IDEAS home Printed from https://ideas.repec.org/a/kap/sbusec/v27y2006i4p349-368.html
   My bibliography  Save this article

Beyond Achievement: Entrepreneurship as Extreme Experience

Author

Listed:
  • Minet Schindehutte
  • Michael Morris

    ()

  • Jeffrey Allen

Abstract

How do entrepreneurs experience entrepreneurship, and what are the implications? The cognitive and emotional experiences of the entrepreneur as he/she performs the tasks associated with venture creation and high growth have received limited attention from researchers. The entrepreneurial context can be characterized in terms of peaks and valleys, or periods of relatively high pressure, stress, uncertainty, and ambiguity and periods of relative stability and predictability. Three inter-related psychological variables are investigated to determine their applicability in an entrepreneurial context: peak performance, peak experience, and flow. Results are reported of a series of in-depth, structured interviews conducted with two samples of entrepreneurs. Both qualitative and quantitative evidence is provided of the relevance of all three variables to entrepreneurs, with the highest scores for each variable demonstrated by entrepreneurs in high growth ventures. A number of implications are drawn for ongoing research and entrepreneurial practice, most notably in the area of entrepreneurial motivation. The findings suggest that entrepreneurship be approached as a vehicle for optimal human experiencing. Copyright Springer 2006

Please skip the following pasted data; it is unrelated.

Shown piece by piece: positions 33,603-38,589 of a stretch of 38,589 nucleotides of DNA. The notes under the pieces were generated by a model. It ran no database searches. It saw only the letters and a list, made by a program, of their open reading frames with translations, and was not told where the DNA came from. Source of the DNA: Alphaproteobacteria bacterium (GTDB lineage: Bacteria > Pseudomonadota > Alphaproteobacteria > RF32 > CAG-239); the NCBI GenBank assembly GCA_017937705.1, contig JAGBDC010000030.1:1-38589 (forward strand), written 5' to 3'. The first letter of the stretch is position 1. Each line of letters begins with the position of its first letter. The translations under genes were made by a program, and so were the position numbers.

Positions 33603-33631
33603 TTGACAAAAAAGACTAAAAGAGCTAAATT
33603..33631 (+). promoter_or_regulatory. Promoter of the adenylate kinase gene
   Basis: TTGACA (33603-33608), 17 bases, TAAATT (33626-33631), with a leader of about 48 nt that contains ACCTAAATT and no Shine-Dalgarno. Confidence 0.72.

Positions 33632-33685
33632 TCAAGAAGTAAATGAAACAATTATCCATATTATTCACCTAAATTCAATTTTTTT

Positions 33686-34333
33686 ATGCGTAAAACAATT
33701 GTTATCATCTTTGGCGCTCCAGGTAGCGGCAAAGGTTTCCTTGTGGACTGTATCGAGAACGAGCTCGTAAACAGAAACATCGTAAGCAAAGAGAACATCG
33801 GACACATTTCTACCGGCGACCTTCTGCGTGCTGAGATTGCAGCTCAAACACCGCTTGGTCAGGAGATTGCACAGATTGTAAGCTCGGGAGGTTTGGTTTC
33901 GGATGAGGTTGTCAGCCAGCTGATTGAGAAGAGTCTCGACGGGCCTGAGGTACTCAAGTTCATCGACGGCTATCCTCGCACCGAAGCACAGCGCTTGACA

Suggested Citation

  • Minet Schindehutte & Michael Morris & Jeffrey Allen, 2006. "Beyond Achievement: Entrepreneurship as Extreme Experience," Small Business Economics, Springer, vol. 27(4), pages 349-368, December.
  • Handle: RePEc:kap:sbusec:v:27:y:2006:i:4:p:349-368 DOI: 10.1007/s11187-005-0643-6
    as

    Download full text from publisher

    File URL: http://hdl.handle.net/10.1007/s11187-005-0643-6
    Download Restriction: Access to full text is restricted to subscribers.

    As the access to this document is restricted, you may want to search for a different version of it.

    References listed on IDEAS

    as
    1. Tian, Kelly Tepper & Bearden, William O & Hunter, Gary L, 2001. " Consumer's Need for Uniqueness: Scale Development and Validation," Journal of Consumer Research, Oxford University Press, vol. 28(1), pages 50-66, June.
    2. Arnould, Eric J & Price, Linda L, 1993. " River Magic: Extraordinary Experience and the Extended Service Encounter," Journal of Consumer Research, Oxford University Press, vol. 20(1), pages 24-45, June.